When I hopped out of his truck, I had to continue to run to the starting corrals. Since I had done this race back in 2008, I remembered there was quite a hike from the parking lot to get to the start, so off I went. I finally landed in my corral at 5:14am, just 16 minutes before the start. Luckily, the corrals were not truly closed at 5am, so I was able to wiggle my way through the crowds pretty easily. I looked down at my Garmin and saw I already had taken over 5000 steps so far. Awesome. Running 3+ miles before the race even started was not in my race day plan.
At that point, I had so many thoughts running through my head. Am I going to have to give up on my 3:30 goal, right from the start? How was I going to run an 8 minute pace after expending so much energy already? Between the mental frustration and the physical effort, I was already feeling tired. Then, I snapped back into reality. I sure as hell didn’t wake up at 4am for the past 3.5 months to let this happen. I was giving this race my all, crappy pre-race or not. I was prepared to slay this race, and that’s exactly what I set out to do.
Once the gun went off, I was off with the rest of the A Corral to conquer 26.2 miles in the happiest place on Earth. The first mile was a little slow since the crowds were so big, so I knew I’d have to make up some time. After that I knew the next few miles always fly by, but even more so when its dark. I took a quick pit stop at mile 4, and continued on, taking everything in. I saw Lightning McQueen and Mater and immediately thought of my son Grant and how much he would love to see those two! It was the perfect way to make me smile. I was very focused on my pace, since I really didn’t want to start out too fast. I think running the 3 miles before the race helped to hold me back a little bit, as 7:50ish was really comfortable right now.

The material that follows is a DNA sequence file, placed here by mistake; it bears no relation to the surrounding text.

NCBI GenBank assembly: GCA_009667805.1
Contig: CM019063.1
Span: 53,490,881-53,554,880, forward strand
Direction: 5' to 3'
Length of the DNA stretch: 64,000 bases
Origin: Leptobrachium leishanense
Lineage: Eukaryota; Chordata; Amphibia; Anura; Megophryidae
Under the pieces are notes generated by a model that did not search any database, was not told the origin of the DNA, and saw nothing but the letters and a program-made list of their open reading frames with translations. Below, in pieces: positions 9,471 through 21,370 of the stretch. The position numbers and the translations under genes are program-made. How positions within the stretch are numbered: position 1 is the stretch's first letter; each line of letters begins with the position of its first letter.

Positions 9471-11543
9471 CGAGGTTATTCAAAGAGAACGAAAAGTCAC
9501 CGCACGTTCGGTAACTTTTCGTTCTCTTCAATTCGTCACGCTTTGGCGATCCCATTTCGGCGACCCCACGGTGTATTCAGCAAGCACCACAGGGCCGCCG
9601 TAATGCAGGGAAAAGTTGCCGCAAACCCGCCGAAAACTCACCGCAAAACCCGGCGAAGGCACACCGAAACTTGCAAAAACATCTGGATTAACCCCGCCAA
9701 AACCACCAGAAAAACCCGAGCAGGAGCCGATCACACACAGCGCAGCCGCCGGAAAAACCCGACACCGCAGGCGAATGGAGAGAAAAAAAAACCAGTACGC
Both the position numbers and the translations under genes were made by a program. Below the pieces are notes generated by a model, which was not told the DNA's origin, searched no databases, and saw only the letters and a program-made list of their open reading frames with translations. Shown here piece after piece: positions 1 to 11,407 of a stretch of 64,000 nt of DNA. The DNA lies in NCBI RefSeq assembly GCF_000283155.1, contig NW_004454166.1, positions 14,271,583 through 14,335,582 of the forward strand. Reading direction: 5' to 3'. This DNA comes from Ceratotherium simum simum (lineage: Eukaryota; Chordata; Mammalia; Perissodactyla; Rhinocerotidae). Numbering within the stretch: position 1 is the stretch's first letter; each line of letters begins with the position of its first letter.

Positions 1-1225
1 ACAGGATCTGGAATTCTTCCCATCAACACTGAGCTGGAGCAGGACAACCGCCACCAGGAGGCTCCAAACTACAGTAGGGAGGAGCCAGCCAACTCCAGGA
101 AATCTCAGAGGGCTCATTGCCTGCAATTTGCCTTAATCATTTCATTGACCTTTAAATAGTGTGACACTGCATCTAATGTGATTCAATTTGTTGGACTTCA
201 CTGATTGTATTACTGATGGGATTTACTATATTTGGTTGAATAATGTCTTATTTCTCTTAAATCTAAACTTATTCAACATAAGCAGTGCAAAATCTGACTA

The first park we made it to was the Magic Kingdom, right at mile 5. Cinderella’s castle is so beautiful all lit up and I couldn’t help but smile so big when I saw it. We went through Tomorrowland, I gave Buzz Lightyear a wave, and then we were headed right through the castle. Frontierland was next and then I think we headed out a side entrance.
We ran past the Grand Floridian and some other resorts and now I was really in my groove. My goal pace was right on target and I was feeling great 7 miles in. I had taken in water and Gatorade twice by this point , and then a pack of fruit snacks I brought with me for fuel. I tend to take something from each aid station in marathons, alternating Gatorade and water, and then only water when I eat anything solid. Its worked really well for me in the past and this time was no different.